Mary is a free-spirited young woman with a run-down New York apartment and a high fashion wardrobe. She calls her godmother, a librarian, for bail money after being arrested for throwing an... See full summary »
Daisy von Scherler Mayer
For forty years Lilian Singer has been locked up in a 'loony bin' by her father. Her release is eventually secured by her eccentric Aunt Kitty and her brother, John. Lilian starts to carve ... See full summary »
Nora Wilder is freaking out. Everyone around her is in a relationship, is married, or has children. Nora is in her thirties, alone with job she's outgrown and a mother who constantly ... See full summary »
A first person narrative of the exploits of a gay serial killer in deeply disturbing, controversial drama about violence, sexuality, and the imagination. Dennis, the main character, whose ... See full summary »
Socially inept garbage man Simon is befriended by Henry Fool, a witty roguish, but talentless novelist. Henry opens a magical world of literature to Simon who turns his hand to writing the ... See full summary »
Thomas Jay Ryan,
A string of murders at a local strip joint give a reporter the chance to do undercover investigation. She gets a job as a stripper at the establishment, where she befriends some of the ... See full summary »
Charles Philip Moore
Barbara Alyn Woods,
Iris can best be described as a wallflower. She begins her first day as a temp for the nondescript Global Credit Association by waiting in a chair for two hours. This sets the scene for her (mis)adventures with the other "corporate orphans", Margaret, Paula and Jane. Led by Margaret, they find subtle ways to lessen the ennui of corporate oppression. The tension escalates when the new permanent hire, Cleo, enters the picture. Written by
Vanessa Exum <firstname.lastname@example.org>
Lisa Kudrow, Parker Posey, Jaime Kennedy and Debra Jo Rupp have all worked with Courteney Cox. See more »
When Paula says, "I'm so bad," after bumping into a guy on the bus, her mouth does not match the audio. See more »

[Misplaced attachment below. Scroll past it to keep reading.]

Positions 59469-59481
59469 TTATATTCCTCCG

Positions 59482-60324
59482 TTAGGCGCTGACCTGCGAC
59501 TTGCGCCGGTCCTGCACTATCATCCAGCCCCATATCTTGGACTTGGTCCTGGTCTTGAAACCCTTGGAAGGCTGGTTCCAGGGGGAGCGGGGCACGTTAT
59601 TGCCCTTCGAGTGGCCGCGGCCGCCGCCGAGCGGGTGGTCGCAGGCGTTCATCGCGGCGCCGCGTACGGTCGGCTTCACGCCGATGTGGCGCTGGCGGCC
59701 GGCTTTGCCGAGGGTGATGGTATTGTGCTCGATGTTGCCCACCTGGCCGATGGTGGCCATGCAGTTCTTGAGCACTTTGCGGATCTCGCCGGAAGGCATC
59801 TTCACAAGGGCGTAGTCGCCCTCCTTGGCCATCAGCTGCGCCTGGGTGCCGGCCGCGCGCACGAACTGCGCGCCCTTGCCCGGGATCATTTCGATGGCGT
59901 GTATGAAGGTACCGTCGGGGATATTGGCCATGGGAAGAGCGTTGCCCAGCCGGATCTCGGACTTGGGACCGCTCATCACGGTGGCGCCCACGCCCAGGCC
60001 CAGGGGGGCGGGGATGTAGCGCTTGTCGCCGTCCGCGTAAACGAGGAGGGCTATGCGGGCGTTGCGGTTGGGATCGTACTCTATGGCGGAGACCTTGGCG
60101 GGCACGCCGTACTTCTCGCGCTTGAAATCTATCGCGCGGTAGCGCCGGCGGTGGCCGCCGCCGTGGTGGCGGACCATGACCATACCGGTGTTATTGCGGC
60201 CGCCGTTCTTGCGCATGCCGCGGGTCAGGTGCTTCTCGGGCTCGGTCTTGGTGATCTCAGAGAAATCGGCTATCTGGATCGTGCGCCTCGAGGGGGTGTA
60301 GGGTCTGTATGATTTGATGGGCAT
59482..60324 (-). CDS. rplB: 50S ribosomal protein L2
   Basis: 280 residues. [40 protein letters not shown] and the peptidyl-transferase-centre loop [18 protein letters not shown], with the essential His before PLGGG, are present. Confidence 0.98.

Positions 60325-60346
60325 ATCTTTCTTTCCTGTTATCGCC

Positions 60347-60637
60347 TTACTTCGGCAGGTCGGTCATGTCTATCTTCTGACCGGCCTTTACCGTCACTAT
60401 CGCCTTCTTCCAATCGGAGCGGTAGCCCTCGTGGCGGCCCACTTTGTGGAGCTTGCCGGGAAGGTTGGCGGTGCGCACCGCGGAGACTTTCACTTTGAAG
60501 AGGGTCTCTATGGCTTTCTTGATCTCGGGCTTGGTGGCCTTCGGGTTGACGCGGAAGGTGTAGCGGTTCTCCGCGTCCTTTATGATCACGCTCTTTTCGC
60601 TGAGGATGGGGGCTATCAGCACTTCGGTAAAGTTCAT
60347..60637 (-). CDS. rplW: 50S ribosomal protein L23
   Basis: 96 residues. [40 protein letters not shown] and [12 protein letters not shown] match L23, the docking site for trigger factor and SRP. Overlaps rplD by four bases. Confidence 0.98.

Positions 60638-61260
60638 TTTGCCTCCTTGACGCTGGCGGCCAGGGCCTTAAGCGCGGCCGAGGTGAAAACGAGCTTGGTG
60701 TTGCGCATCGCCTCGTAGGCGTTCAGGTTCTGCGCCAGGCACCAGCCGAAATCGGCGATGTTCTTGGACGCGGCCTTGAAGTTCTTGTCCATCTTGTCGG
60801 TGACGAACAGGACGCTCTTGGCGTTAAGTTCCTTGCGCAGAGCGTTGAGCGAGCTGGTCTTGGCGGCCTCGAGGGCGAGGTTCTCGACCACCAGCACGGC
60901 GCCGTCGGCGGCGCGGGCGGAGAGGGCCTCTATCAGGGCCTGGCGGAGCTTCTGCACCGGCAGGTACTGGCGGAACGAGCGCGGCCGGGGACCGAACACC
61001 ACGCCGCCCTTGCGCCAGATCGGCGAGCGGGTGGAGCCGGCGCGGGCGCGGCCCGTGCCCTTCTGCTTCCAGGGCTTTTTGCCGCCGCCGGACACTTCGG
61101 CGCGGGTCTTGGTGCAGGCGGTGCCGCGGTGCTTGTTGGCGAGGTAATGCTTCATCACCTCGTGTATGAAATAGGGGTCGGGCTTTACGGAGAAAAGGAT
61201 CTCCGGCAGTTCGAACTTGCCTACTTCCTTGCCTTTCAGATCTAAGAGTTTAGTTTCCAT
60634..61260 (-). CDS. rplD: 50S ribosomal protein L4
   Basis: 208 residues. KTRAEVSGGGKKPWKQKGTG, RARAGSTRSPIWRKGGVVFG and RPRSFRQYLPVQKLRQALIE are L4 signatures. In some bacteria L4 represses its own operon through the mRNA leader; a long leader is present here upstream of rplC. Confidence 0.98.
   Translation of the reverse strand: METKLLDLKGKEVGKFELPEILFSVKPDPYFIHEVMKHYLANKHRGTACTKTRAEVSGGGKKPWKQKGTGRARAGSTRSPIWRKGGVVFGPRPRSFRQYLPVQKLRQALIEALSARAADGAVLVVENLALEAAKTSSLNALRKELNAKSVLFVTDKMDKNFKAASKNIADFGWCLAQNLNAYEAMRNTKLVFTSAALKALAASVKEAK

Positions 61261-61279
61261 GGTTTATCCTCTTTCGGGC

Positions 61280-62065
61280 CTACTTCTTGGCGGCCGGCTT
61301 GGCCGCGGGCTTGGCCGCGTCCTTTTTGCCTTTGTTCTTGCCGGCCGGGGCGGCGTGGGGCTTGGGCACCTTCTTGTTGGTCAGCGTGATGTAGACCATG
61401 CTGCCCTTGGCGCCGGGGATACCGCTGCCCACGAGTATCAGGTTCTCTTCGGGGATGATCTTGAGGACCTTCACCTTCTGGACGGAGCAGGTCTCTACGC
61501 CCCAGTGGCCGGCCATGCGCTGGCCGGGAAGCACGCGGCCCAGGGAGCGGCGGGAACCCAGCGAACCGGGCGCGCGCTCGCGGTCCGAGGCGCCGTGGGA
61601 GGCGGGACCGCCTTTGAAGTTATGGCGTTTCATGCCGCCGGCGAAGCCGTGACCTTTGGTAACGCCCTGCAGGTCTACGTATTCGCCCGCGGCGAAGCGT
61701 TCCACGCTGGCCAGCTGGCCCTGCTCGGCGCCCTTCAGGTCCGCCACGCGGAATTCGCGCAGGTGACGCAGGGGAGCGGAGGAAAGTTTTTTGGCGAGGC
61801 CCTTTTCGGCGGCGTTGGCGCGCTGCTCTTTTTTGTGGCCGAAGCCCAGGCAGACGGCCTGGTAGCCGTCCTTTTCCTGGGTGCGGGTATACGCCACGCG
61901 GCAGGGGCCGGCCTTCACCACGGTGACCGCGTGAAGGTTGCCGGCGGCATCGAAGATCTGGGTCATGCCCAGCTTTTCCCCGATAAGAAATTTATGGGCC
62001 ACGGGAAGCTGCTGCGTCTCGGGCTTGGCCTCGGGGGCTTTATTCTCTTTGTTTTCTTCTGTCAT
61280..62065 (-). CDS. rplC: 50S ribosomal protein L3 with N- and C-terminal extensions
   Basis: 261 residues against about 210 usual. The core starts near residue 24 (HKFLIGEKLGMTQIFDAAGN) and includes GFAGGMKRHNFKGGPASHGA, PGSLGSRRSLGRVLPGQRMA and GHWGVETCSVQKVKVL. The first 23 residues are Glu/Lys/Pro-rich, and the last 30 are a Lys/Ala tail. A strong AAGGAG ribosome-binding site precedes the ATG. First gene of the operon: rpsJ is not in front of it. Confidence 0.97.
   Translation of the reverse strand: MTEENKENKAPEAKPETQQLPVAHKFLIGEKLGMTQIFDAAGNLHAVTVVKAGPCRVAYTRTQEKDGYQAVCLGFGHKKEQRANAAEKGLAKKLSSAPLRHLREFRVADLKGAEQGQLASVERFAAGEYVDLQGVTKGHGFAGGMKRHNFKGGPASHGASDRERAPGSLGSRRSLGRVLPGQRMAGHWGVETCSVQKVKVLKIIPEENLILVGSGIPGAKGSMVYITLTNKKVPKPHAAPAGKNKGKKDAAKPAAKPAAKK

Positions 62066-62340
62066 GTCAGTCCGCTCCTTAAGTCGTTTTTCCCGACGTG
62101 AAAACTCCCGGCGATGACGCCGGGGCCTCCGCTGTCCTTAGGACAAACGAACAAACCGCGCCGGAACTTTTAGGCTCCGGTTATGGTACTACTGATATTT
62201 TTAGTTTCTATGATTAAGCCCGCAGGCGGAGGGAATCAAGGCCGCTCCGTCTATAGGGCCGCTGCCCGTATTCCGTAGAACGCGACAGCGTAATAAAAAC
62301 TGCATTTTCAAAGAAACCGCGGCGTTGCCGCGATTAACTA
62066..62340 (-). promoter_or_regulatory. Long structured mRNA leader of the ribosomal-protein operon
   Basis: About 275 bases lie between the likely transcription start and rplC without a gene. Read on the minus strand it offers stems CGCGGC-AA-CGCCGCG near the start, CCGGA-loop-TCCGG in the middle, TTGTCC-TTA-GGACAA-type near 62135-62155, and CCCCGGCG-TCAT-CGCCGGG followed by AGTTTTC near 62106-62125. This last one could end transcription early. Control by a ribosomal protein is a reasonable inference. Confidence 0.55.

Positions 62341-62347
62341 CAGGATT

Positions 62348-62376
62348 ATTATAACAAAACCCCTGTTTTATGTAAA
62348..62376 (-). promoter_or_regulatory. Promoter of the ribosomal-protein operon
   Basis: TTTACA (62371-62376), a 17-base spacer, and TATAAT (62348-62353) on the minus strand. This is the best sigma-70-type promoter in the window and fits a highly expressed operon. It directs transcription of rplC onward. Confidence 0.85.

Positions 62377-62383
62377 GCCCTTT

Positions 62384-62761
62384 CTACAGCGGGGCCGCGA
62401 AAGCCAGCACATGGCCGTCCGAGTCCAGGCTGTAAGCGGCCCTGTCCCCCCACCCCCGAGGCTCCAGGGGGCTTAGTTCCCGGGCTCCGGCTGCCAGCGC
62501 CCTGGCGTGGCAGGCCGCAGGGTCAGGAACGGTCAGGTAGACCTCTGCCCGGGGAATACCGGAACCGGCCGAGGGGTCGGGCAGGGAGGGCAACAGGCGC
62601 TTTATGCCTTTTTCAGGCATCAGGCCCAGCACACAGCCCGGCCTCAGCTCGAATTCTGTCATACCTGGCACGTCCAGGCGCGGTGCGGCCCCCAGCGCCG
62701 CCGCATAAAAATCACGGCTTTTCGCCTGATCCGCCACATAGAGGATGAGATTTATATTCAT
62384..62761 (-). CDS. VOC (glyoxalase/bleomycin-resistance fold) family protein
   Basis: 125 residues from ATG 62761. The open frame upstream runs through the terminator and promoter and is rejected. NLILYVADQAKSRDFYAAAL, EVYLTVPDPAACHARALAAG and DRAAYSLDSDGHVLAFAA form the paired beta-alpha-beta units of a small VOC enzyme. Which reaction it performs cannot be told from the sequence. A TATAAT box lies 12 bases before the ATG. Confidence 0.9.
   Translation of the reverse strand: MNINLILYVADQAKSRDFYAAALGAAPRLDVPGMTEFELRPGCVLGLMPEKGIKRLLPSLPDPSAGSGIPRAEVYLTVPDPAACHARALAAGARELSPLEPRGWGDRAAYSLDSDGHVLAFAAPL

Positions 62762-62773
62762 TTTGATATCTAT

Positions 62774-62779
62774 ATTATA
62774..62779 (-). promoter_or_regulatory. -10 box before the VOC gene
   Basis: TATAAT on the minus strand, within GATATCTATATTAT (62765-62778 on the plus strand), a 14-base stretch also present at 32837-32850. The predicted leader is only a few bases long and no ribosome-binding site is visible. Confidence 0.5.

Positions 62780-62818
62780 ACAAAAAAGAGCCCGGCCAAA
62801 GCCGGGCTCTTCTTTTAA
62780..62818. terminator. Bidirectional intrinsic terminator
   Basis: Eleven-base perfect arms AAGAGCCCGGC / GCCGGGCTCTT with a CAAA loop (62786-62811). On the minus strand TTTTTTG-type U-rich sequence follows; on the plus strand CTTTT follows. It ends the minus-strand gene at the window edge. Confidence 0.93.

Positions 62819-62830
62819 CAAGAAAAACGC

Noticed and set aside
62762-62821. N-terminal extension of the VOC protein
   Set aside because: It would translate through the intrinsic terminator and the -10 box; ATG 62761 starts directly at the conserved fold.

Do you ever feel like you're floating? Like you're not connected to anything or anybody?
I feel like I could vanish and no one would even notice. Not for weeks.
See more »
Inappropriately marketed as a comedy, Clockwatchers is actually a sad, almost disturbing slice-of-life concerning the empty lives of four office temps and the realistic and/or idealized ways they seek to escape their individual predicaments. This low-key, purposefully bland drama, with spare touches of humor from Margaret (Parker Posey), is steeped in realism, making it all the sadder.
Margaret, Paula, and Jane befriend Iris, the central character, at her new temp job. Margaret is loud-mouthed, foul-mouthed, and smart. Paula (Lisa Kudrow) is a young woman with fast-fading beauty, loose morals, and no hope for a future. Jane (Alanna Ubach) is biding her time waiting for her man to marry her and take her away from the temp world. And Iris (Toni Collette) is intelligent but timid. Unlike her new friends, she has the opportunity to score a real job at an interview that her father has lined up for her; however, low self-esteem, shyness, and a new-found friendship with the office girls contribute to her procrastination. Outward, upward mobility seems to scare her.
One day Iris stares blankly at her empty diary. Her temp job affects her so badly that she can find nothing to write about; she's been turned into a mindless zombie. During a moment of introspection, she thinks, `Sometimes it hits you, how quickly the present fades into the past. And you question everything around you. You wonder if anything you'd ever do would matter, or if you could just disappear without a trace.' Jill and Karen Sprecher's script is punctuated with perceptive, thought provoking lines, many of which comment on the individual's insignificance in society. Early in the film, Margaret comments on how `a person can just drift through life like they're not connected to anyone or anything.' Later, Iris admits that `even if a person wanted to break free, they could find out they've got nowhere else to go.'
Ultimately, the Sprechers' four-character quasi-study can be applied to everyone, every day. Some characters move on, thus positively changing their lives forever; others, whether out of preference, procrastination, or lack of education, stay put, forever locked in dead-end jobs. At the film's end, Iris realizes that improving her situation can come only from `never hiding, never sitting silently, and never just waiting -- and waiting -- and watching the world go by.' Clockwatchers may be a `small' film with a soft voice, but at least it has something to say.
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